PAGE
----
A Colorado Desert Sidewinder found on a road at night rattles and sidewinds.
A Colorado Desert Sidwinder sidewinding at night.
A Colorado Desert sidewinder crawls with its unique sideways locomotion.
Listen to the faint rattling of a sidewinder.
California park warning sign.
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rattlesnake warning signs.
Rattlesnakes are important members of the natural community. They will not attack, but if disturbed or cornered, they will defend themselves. Reasonable watchfulness should be sufficient to avoid snakebite. Give them distance and respect.
"Rattlesnakes are also among the most reasonable forms of dangerous wildlife: their first line of defense is to remain motionless; if you surprise them or cut off their retreat, they offer an audio warning; if you get too close, they head for cover. Venom is intended for prey so they're reluctant to bite, and 25 to 50 percent of all bites are dry - no venom is injected."Leslie Anthony. Snakebit: Confessions of a Herpetologist. Greystone Books, 2008.
Rattlesnake bites can be extremely dangerous, but rattlesnakes should not be considered as vicious and always ready to attack without provocation. They will not strike without a reason, but they will aggressively defend themselves. They are often portrayed with the body partly coiled, the tail rattling loudly, and the head up ready to strike. This display is a warning not to come any closer or they will strike; a defensive behavior that some rattlesnakes use when they sense that crawling away would put them in danger. If they are given some space and some time to escape to a safe place, they will usually crawl away as fast as possible.
Because they cannot crawl to safety as fast as some snakes, rattlesnakes often use their cryptic color and pattern to blend into their surroundings in order to hide from their prey and from other animals that could threaten them. They often hunt by sitting still and waiting for a warm-blooded prey animal to pass close enough for the snake to strike it. Sometimes a passing human will be struck instead, mistaken for food. When they sense the presence of something that might threaten them, rattlesnakes often lie still to avoid detection and do not rattle, because that would give away their location. At other times they rattle loudly, sometimes from a good distance, to warn potential enemies of their presence. In both cases they are doing everything they can to avoid confrontation and to avoid striking and biting and using up their valuable supply of venom which they need to kill and digest their food.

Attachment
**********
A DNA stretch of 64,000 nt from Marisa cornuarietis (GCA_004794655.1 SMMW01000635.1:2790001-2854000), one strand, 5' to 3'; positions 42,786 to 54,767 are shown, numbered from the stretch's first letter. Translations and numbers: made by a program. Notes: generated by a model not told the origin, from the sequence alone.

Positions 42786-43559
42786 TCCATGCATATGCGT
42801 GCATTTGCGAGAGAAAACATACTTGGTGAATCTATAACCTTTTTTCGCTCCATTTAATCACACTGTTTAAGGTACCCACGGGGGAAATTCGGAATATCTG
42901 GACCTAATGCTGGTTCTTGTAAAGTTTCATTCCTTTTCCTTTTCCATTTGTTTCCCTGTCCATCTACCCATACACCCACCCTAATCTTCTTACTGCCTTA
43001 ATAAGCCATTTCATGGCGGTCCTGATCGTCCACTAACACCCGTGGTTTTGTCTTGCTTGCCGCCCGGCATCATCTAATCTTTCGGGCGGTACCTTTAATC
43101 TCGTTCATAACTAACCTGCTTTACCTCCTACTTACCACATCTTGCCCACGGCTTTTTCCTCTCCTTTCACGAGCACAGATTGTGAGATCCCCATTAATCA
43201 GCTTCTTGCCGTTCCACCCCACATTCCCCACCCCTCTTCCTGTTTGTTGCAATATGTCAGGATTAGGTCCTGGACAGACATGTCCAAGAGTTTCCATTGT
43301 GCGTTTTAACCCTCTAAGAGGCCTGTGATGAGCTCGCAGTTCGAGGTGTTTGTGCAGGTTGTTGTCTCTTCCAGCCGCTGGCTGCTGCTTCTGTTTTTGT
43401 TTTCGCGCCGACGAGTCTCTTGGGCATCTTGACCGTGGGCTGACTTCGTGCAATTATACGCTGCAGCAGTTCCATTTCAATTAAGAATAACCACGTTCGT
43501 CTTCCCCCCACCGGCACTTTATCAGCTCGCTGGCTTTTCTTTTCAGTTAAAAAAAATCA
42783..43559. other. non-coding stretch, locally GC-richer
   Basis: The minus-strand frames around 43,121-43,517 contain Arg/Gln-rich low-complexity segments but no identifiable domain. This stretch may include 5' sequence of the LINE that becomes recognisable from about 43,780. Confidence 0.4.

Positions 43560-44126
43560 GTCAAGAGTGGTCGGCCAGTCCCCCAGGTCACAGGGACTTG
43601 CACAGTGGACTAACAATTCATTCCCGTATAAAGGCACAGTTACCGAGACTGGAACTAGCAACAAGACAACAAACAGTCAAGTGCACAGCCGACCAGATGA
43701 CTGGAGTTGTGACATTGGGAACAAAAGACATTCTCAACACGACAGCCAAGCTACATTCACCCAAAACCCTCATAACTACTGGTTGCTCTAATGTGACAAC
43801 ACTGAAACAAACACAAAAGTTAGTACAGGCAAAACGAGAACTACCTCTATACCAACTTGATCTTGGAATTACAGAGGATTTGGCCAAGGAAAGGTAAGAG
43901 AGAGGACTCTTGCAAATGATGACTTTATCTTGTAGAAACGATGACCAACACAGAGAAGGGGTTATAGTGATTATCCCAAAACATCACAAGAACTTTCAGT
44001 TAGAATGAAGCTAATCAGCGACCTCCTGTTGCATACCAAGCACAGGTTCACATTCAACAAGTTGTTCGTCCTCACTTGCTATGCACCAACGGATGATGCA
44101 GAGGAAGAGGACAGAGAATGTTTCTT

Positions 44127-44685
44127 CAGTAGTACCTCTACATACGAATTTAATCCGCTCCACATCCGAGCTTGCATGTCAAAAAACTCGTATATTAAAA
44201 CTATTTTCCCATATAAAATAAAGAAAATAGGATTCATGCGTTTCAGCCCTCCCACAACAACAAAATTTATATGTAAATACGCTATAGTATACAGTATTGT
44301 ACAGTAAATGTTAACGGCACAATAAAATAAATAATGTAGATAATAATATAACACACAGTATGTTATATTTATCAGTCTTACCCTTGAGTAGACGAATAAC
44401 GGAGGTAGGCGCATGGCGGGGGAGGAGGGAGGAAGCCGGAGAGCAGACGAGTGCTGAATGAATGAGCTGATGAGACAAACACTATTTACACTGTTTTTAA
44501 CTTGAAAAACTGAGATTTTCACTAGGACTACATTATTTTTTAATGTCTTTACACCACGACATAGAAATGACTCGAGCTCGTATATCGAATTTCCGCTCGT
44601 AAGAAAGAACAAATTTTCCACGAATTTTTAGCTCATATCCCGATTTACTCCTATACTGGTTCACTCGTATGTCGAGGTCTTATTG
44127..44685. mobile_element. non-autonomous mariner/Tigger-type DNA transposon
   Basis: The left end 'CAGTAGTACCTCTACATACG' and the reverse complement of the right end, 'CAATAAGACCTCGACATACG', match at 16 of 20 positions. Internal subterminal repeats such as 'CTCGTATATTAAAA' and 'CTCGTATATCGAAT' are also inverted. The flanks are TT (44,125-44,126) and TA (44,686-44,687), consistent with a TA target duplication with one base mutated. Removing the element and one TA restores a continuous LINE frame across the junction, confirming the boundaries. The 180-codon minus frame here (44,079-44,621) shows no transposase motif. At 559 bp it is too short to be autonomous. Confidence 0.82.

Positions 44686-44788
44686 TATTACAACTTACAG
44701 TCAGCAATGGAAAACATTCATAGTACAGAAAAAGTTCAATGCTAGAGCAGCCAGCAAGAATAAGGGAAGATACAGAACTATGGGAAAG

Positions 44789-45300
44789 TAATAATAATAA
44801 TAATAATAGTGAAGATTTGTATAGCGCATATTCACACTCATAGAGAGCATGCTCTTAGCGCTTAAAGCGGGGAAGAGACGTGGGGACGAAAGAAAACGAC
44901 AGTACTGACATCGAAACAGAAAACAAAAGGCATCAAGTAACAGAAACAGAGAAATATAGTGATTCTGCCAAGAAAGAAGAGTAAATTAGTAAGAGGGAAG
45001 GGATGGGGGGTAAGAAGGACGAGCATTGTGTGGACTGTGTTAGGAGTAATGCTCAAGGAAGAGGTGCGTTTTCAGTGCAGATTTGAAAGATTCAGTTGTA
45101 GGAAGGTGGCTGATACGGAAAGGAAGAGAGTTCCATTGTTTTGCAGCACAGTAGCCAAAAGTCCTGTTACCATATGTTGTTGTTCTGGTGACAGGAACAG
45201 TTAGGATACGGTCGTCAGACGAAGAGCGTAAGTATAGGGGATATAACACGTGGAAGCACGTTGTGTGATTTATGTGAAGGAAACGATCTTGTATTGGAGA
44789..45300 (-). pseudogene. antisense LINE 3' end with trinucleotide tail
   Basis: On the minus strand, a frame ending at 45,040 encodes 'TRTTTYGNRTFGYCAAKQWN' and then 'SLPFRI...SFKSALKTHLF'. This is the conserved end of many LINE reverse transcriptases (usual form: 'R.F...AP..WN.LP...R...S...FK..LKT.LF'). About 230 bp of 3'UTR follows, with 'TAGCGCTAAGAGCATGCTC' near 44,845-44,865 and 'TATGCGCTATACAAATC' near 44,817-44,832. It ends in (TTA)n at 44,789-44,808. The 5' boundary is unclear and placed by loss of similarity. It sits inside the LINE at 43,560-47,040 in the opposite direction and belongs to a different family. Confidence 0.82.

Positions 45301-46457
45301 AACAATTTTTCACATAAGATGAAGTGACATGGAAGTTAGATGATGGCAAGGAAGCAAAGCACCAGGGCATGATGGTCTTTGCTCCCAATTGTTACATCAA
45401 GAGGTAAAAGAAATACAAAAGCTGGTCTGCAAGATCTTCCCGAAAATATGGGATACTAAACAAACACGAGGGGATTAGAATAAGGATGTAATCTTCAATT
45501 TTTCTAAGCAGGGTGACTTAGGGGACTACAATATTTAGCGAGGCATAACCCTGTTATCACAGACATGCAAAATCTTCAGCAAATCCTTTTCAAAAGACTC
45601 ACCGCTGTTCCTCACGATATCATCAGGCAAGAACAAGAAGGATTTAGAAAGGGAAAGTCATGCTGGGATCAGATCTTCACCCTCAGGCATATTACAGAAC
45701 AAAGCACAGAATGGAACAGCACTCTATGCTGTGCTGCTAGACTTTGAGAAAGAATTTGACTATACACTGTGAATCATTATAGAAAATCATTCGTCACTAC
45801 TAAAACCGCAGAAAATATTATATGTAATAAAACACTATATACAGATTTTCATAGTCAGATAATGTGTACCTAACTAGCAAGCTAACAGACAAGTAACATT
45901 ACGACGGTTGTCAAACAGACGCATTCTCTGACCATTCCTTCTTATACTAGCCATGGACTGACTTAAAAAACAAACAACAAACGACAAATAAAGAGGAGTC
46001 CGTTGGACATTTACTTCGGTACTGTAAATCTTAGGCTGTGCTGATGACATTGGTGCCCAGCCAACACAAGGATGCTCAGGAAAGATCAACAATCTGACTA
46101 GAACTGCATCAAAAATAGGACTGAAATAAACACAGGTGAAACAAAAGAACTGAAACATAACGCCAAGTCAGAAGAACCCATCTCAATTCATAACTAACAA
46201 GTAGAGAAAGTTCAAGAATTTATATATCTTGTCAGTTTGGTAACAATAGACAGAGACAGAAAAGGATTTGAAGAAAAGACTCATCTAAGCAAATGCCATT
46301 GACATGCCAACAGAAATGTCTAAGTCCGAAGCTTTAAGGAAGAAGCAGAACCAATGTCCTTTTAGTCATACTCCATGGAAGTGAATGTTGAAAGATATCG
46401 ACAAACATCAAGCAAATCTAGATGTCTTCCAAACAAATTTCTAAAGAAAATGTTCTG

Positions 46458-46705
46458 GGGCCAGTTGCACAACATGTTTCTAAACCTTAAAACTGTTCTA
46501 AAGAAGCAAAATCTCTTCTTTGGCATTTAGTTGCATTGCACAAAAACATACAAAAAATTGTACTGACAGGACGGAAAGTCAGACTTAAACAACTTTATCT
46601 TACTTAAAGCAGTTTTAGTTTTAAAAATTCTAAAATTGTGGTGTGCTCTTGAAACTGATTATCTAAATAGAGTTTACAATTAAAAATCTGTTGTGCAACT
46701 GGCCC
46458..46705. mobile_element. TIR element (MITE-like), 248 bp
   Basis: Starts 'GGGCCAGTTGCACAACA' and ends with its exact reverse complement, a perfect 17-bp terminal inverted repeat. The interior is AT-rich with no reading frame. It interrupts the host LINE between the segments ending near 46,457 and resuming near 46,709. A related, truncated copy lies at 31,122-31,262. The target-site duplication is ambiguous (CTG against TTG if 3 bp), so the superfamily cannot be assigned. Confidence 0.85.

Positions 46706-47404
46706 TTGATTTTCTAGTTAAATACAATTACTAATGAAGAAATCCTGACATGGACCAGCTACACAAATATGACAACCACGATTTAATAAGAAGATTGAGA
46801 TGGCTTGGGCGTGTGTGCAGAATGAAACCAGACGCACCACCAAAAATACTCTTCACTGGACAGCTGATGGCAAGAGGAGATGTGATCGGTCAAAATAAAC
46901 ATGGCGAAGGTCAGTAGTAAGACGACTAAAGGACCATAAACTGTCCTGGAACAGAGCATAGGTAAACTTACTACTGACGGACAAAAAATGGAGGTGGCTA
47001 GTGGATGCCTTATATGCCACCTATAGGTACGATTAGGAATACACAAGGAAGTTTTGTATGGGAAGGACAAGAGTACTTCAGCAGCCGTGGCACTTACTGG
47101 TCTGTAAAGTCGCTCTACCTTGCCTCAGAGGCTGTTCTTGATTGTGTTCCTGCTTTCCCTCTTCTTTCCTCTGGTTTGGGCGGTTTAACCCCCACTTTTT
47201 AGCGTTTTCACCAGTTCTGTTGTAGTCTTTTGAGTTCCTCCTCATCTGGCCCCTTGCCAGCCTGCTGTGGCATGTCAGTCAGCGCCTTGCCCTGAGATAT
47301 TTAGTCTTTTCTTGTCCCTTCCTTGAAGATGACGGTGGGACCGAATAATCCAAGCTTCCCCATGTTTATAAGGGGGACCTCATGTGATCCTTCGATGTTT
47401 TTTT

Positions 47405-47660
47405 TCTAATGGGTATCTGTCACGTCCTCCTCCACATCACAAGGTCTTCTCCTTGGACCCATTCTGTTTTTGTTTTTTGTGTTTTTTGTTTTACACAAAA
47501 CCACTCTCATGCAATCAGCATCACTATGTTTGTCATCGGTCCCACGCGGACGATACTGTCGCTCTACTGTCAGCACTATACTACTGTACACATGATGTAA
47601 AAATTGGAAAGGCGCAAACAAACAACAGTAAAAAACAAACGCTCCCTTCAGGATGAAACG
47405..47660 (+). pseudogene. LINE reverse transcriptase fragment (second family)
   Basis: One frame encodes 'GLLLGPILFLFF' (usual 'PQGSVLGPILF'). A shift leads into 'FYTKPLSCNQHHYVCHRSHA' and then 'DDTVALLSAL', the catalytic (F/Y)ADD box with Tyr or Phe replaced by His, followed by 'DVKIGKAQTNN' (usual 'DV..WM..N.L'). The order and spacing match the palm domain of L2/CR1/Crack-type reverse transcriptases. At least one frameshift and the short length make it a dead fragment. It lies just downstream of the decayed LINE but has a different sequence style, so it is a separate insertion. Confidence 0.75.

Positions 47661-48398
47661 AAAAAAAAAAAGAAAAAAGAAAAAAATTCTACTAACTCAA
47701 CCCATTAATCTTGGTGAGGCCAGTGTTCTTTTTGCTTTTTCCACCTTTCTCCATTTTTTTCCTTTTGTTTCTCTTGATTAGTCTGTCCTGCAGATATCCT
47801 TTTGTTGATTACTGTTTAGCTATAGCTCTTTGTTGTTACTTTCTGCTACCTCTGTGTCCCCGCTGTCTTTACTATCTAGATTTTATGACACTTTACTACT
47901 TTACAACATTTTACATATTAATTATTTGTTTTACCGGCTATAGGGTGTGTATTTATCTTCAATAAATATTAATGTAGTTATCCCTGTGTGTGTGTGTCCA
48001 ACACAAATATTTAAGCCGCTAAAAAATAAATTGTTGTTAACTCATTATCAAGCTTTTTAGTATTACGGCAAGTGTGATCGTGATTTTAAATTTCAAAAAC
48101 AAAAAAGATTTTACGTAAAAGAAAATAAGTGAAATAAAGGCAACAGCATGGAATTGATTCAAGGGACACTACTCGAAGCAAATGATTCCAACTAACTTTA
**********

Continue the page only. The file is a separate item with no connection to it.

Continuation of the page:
A bite by this snake can be very dangerous without immediate medical treatment.
Treatment can require hospitalization and great expense.
Adults are 17 - 33 inches. (43 - 84 cm). Snakes encountered will generally be 12 - 18 inches.
Juveniles are about 7 inches at birth.
A heavy-bodied venomous pit viper with a thin neck, a large triangular head, and a thick tail with a rattle, consisting of loose interlocking segments, at the end. A new rattle segment is added each time the skin is shed, which can be more than one time per year.
Pupils are elliptical. Scales are keeled.
The supraocular scale over each eye is enlarged and raised up over the eye giving the appearance of a "horn" over each eye. These scales can fold down over the eyes to protect them when the snakes is buried or crawling in underground burrows.